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German Programmer took the Responsibility for HeartBleed Vulnerability

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The Heartbleed bug, the OpenSSL vulnerability that can be exploited to obtain sensitive information from affected servers, has made a lot of headlines this week. The bug is highly critical because it can be used to steal passwords, financial data, and the contents of communications. This was one of the biggest threats in Internet history.

About the Developer of HeartBeat in OpenSSL

It was Two years ago a German Programmer named "Robin Seggelmann" have coded and developed the new features in OpenSSL called HeartBeat.  Secured Open Source protocol was used by almost every website includes, including Social Networking sites, Search Engines, Bank and Financial organizations, etc.

As we know Technology is a boon and aboon for mankind. So developing HeartBeat was a great feature that was introduced in OpenSSL, but this feature cost him dearly, as here the most critical bug resides.

Programmer Seggelmann was just trying to improve the OpenSSL by submitting the updates to the team. But the same features lead to the cause of the critical vulnerability called "HeartBleed" as per TheGuardian. Robin Seggelmann submitted the code of OpenSSL with the heartbeat feature in an update on New Year's Eve, 2011. This means the most critical threat has been around for more than two years unnoticed.

Open Doors to Cyber Criminals and NSA

As with the HeartBeat Vulnerability, it gives the chance for the cyber criminals to get active in their operations, because it exposes a large number of cryptographic keys and private data such as usernames, passwords, and credit card numbers, from the most important sites and services on the Internet.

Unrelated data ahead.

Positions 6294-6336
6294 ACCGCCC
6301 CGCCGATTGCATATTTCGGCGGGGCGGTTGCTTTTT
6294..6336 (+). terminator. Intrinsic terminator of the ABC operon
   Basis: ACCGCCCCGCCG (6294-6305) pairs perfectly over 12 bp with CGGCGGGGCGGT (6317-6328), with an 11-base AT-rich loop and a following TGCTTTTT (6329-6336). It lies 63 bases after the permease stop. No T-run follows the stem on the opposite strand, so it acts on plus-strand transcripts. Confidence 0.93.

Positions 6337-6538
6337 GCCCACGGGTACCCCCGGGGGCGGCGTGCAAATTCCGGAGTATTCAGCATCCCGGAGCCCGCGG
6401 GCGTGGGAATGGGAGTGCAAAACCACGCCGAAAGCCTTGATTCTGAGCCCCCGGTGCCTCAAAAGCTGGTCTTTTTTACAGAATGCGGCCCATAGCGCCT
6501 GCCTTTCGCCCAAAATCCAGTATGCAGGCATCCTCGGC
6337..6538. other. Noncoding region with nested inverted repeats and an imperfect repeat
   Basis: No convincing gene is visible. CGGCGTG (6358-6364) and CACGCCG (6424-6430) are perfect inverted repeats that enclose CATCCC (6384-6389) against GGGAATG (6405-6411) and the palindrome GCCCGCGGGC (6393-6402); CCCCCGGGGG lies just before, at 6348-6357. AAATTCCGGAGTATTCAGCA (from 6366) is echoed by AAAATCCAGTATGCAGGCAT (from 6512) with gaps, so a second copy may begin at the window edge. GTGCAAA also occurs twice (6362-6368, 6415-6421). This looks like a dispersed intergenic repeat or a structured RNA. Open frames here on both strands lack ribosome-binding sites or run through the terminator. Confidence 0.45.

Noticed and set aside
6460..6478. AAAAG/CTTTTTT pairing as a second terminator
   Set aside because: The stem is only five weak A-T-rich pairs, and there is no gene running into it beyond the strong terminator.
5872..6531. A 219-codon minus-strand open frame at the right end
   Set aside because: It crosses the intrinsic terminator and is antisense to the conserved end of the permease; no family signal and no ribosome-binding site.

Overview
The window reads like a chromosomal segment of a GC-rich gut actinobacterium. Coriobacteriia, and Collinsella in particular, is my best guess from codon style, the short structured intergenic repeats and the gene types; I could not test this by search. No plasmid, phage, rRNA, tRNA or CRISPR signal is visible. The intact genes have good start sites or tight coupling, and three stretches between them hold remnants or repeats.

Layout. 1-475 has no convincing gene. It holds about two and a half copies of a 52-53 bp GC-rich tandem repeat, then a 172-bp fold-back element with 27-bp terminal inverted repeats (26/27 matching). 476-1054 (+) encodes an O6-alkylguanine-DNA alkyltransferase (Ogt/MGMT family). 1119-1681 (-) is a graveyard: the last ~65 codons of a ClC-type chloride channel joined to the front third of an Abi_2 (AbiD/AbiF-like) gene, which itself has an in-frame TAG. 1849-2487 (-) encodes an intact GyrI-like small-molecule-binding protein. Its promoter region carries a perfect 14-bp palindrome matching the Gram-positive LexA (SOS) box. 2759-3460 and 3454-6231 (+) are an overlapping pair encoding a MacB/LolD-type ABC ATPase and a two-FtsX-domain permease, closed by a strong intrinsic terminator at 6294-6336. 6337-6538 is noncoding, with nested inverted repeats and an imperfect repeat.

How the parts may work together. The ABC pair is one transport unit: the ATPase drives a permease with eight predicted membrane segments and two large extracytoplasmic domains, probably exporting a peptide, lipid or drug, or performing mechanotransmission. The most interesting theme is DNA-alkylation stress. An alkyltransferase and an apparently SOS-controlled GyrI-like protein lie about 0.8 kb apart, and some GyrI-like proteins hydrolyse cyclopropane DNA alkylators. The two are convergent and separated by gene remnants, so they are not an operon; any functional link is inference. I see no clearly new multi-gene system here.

The developer is responsible for what may be the biggest Internet vulnerability in recent history, but it was just a single programming error in the new feature as he didn't notice the missing validation and unfortunately the same was skipped by the code reviewer as well before introducing it in the newly released version.
"I am responsible for the error," Robin Seggelmann told Guardian, "because I wrote the code and missed the necessary validation by an oversight. Unfortunately, this mistake also slipped through the review process and therefore made its way into the released version."
 Since HeartBeat was introduced 2 years ago, so this critical vulnerability existed for 2 years. As with the recent updates, it is being said that the US National Security Agency (NSA) was aware of the HeartBleed vulnerability from earlier.
"But in this case, it was a simple programming error in a new feature, which unfortunately occurred in a security-relevant area," he said. "It was not intended at all, especially since I have previously fixed OpenSSL bugs myself, and was trying to contribute to the project."

But NSA has denies for the known of  Heartbleed, with a statement saying, "NSA was not aware of the recently identified Heartbleed vulnerability until it was made public,"

Despite denying the code he put intentionally, he said it could be entirely possible that the government intelligence agencies had been making use of this critical flaw over the past two years.
"It is a possibility, and it's always better to assume the worst than best case in security matters, but since I didn't know [about] the bug until it was released and [I am] not affiliated with any agency, I can only speculate," he told The Sydney Morning Herald.

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